Final Paper, Fall 2012
Labor and the Global Market
The Most Interesting Title in the World
In the aftermath of the devastating earthquake in January of 2010, Haiti (already among the poorest nations in the western hemisphere) was left significantly more vulnerable and impoverished than ever before. With the partial or complete destruction of over 100,000 places of work came the loss of approximately 90,000 Haitian jobs,1 the regeneration of which continues to present significant challenges to the national government. This unemployment contributes not only to immediate hunger and homelessness, but also to a flight of industry and closing of businesses, worsening the unemployment and poverty problems in the long run. An emphasis on medical assistance, debris removal, and restoration of infrastructure has sidelined economic and social recovery.2 International NGOs have rapidly scaled up their operations in Haiti, including the importing of a significant number of foreign doctors and laborers. While this is assistance is necessary in the short term, sufficient consideration is not being given to the sustainability of newly built response structures. Power still rests in the hands of the international community, and the top-down administration of relief work is not responding effectively to the needs of the general population (particularly women and children). Haitian workers are being largely excluding from leadership or high-responsibility positions within NGO operations, contributing to a lack of organizational accountability.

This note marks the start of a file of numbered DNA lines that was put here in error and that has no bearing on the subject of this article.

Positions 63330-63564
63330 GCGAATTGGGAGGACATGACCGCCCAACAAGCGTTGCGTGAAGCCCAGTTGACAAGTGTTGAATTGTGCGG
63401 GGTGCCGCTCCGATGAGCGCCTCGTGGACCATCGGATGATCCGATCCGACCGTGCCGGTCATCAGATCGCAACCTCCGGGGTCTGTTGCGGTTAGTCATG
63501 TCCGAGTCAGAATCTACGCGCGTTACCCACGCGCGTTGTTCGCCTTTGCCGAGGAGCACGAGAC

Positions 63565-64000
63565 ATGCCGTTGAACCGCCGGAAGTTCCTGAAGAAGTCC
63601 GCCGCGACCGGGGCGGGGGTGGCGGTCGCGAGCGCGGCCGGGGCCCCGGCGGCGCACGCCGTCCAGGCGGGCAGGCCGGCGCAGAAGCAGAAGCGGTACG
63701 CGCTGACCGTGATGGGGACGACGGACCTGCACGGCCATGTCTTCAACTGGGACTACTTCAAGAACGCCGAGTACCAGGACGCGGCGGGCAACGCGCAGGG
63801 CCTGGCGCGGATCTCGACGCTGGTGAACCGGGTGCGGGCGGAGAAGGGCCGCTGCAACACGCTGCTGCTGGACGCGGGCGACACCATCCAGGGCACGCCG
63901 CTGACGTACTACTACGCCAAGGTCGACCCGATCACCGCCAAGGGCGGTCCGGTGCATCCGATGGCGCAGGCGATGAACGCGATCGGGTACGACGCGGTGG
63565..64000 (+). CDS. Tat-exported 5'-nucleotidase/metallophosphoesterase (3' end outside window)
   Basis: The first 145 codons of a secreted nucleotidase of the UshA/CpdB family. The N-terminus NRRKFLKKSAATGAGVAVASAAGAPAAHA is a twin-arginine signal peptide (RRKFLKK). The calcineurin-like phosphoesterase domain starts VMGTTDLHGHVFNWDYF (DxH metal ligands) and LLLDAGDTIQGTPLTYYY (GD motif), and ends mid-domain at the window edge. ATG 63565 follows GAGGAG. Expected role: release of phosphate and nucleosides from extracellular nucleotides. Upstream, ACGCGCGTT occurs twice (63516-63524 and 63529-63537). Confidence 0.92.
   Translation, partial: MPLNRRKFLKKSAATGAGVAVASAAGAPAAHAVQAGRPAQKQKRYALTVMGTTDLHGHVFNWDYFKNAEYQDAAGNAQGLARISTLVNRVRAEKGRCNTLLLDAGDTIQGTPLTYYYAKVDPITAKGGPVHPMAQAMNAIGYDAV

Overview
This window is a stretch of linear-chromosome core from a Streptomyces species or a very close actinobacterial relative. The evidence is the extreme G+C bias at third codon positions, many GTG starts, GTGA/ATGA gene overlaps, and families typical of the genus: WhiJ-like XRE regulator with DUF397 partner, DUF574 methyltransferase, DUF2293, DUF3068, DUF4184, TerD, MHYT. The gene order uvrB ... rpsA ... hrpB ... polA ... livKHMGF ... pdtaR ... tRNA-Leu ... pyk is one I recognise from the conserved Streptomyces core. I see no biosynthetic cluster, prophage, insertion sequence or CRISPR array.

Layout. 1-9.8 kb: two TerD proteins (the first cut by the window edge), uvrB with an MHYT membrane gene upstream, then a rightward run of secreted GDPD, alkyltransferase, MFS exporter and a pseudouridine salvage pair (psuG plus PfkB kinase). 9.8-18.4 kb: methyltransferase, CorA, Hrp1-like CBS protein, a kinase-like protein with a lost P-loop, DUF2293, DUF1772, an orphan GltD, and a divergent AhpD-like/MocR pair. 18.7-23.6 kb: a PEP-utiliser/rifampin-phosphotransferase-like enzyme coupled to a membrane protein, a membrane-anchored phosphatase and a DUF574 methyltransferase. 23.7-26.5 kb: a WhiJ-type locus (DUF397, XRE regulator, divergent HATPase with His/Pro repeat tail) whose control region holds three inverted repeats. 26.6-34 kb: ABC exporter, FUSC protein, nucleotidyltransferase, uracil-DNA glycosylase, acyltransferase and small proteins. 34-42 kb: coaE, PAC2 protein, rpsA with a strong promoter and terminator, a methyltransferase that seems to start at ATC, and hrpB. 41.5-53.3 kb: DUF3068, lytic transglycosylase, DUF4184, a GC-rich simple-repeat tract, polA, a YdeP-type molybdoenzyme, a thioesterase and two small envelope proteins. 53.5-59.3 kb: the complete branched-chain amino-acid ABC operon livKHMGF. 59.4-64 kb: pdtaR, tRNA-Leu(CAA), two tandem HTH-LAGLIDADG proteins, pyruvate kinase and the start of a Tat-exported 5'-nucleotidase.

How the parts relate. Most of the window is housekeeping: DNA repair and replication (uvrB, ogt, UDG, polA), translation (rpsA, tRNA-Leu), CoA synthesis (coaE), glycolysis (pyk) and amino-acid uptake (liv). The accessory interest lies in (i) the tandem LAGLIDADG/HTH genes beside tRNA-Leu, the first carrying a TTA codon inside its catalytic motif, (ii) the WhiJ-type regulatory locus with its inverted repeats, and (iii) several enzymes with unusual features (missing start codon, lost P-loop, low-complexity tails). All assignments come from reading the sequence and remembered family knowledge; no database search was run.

Since the earthquake, decision-making power within the structure of international relief agencies working in Haiti has been almost exclusively limited to foreigners, and large international NGOs have generally elected not to work in collaboration with long-standing grassroots organizations. This ignores the directives and opinions of the existing local leadership, widening an existing communication gap between tactical needs and decision-making bodies. Those Haitians who have influence in the current command structure are generally those who were wealthy or influential before the earthquake, perpetuating a gap in power that leaves wide margins for abuse and neglect, particularly in the selective distribution of ration cards and other material aid.3 Haitian resentment towards international assistance, borne of five years of UN occupation and even longer standing military control with the help of the United States government, contributes to an inability for the concerns of the Haitian people to be voiced and of their needs to be met. The imbalance of this power structure manifests itself in a host of significant shortcomings in aid, particularly in refugee camps. A lack of toilets has allowed wealthy landowners to charge a fee for using freshly dug latrines on their land. Friends of those in charge of allocation of in-kind aid are given the first rations, while others are forced to stand in lines for days or risk missing distribution of food. An entire camp of thousands was displaced from their temporary homes to allow the children of wealthy bureaucrats to attend a private school. The success of the operations of NGOs and foreign government relief funds that do not incorporate local leadership is hindered by the fact that these organizations are held accountable not to the local community, but to donors and taxpayers. The Haitian people are not able to elicit repercussions for organizational failure, allowing for the perpetuation of ineffective programming, the inefficient distribution of financial and in-kind donations, and the continuation of systematic and hierarchal neglect of the impoverished majority. Profoundly unfair labor relations and high unemployment predate the earthquake by decades. Haiti has a long history of colonial domination, and the existing government has been extremely dependent on...